message1 = b"\xb0\xa5(Dy\xd4\x83k\xcf\x1du\xc5pw..."
message2 = b"\xc3\xd0X!\x0b\xf4\xf0\x0e\xaco\x10..."

print(bytes(map(lambda x: x[0] ^ x[1], zip(message1, message2))))

Which will output the message! (the trailing data is the authentication tag).

b'super secret message?\x82X\xba5\xd4\xcc\xca\xbf...'

This is due to how AES-GCM is constructed, which is AES-CTR with GCM slapped on.


The diagram does not include the GHASH components because it is irrelevant here. AES-GCM will create one-time-pad for each plaintext block by appending a 32-bit incrementing counter to the input IV, which is encrypted with AES using the secret key. Then the one-time-pad is xor-d with its associated plaintext block to encrypt it.

The critical flaw with nonce reuse is that the one-time-pads become identical:

ciphertext_a = pad ^ plaintext_a
ciphertext_b = pad ^ plaintext_b

# pad is cancelled out
assert ciphertext_a ^ ciphertext_b == plaintext_a ^ plaintext_b

In the attack demonstrated, we used a plaintext padded with 0s to better illustrate the attack. However, in practice it is often possible to manipulate the plaintext to include known values which can leak partial messages.

An important note is this only produces the xor-d plaintexts if the nonces are identical for the blocks, including the counter.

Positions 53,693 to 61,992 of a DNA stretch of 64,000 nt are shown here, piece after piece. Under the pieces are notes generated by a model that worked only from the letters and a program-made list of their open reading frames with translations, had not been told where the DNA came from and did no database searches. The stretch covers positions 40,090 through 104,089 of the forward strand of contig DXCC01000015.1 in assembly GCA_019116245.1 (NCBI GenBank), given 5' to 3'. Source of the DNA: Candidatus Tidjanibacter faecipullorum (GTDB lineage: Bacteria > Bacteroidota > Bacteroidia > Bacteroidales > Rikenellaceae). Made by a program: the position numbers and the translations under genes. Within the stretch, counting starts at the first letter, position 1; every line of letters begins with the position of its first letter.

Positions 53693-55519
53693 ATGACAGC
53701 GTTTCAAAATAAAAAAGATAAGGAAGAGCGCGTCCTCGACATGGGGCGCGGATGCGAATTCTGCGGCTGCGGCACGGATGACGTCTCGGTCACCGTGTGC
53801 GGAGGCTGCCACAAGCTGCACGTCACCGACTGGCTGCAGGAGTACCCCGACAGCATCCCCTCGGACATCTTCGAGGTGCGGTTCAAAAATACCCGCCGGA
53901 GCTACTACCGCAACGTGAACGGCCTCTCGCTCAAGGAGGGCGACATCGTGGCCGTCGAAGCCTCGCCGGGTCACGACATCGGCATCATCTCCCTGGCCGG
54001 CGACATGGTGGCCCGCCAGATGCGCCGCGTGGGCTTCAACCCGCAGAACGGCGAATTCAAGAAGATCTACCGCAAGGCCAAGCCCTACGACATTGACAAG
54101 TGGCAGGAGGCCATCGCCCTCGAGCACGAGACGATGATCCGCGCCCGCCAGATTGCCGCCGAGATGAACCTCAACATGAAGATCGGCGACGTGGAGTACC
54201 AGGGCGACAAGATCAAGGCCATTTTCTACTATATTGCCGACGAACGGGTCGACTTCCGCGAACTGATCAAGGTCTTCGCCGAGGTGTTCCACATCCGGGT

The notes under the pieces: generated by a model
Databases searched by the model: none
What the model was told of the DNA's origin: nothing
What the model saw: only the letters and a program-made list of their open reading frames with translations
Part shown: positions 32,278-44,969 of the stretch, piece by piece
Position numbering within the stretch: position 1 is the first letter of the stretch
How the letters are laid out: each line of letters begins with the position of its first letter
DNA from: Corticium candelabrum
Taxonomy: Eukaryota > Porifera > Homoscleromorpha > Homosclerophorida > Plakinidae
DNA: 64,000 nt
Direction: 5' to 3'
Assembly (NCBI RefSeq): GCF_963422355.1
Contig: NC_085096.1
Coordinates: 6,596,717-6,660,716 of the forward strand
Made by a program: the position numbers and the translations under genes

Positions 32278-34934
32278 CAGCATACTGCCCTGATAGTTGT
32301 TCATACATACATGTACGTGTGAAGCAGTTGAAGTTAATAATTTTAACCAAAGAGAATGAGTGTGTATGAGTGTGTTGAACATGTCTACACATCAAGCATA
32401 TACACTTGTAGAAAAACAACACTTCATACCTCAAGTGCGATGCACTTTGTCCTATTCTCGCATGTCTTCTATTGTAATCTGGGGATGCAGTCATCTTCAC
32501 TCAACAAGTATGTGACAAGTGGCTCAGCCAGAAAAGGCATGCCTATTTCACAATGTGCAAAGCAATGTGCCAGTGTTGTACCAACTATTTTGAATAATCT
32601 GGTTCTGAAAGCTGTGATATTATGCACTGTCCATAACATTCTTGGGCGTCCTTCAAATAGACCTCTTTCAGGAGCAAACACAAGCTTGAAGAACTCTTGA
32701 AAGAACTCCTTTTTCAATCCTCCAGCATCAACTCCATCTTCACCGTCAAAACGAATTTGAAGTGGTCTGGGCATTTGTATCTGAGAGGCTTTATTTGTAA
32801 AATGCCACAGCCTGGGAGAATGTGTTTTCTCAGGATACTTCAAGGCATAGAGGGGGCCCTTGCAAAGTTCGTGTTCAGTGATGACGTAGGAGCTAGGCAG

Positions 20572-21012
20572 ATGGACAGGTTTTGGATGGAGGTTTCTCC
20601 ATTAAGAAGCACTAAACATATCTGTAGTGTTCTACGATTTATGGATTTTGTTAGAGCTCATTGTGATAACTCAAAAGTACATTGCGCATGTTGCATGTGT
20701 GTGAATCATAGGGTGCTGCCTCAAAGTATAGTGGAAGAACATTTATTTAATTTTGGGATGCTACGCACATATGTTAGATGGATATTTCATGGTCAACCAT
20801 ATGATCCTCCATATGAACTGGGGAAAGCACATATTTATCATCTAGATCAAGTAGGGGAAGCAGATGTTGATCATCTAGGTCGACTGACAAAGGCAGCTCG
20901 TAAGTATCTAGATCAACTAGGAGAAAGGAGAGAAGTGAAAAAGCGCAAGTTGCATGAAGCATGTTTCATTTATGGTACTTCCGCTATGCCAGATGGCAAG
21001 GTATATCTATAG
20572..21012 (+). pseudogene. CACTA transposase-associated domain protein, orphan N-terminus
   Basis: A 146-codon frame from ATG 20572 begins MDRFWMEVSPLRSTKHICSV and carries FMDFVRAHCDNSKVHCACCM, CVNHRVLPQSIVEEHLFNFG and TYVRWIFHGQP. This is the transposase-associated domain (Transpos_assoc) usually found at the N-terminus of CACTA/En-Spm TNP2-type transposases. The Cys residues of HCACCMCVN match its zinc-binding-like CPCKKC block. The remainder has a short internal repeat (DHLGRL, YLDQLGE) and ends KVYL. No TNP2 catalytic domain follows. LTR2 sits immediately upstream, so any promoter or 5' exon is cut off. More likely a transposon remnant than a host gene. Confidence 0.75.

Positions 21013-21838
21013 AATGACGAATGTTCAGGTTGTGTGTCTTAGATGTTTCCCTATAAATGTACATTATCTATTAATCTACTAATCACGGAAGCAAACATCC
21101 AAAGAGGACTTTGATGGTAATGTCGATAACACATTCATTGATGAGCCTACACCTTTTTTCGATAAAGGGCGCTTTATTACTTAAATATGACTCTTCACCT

Nonce Reuse: Hash Subkey Recovery

The previous topic showcased how nonce reuse will leak xor-d plaintexts. However, nonce reuse can allow an attacker to forge “authenticated” ciphertexts.

The GCM part of AES-GCM is Galois Counter Mode which is able to compute a hash over the ciphertext and any associated data. I will not explain how Galois fields work here. The hash is given by GHASH where:

from cryptography.hazmat.primitives.ciphers import Cipher, modes
from cryptography.hazmat.primitives.ciphers.algorithms import AES

def encrypt(payload: bytes) -> bytes:
    key = b"\x01" * 32
    cryptor = Cipher(AES(key), mode=modes.ECB()).encryptor()
    return cryptor.update(payload) + cryptor.finalize()

def poly_mult(a: int, b: int) -> int:
    # GF(2^128) magic
    z = 0
    for i in range(128):
        z ^= ((b >> i) & 1) * a
        a = (a >> 1) ^ (a & 1) * (0xe1 << 120)
    return z

def intify(string: bytes) -> list[int]:
    f = lambda x: int.from_bytes(x, byteorder="big")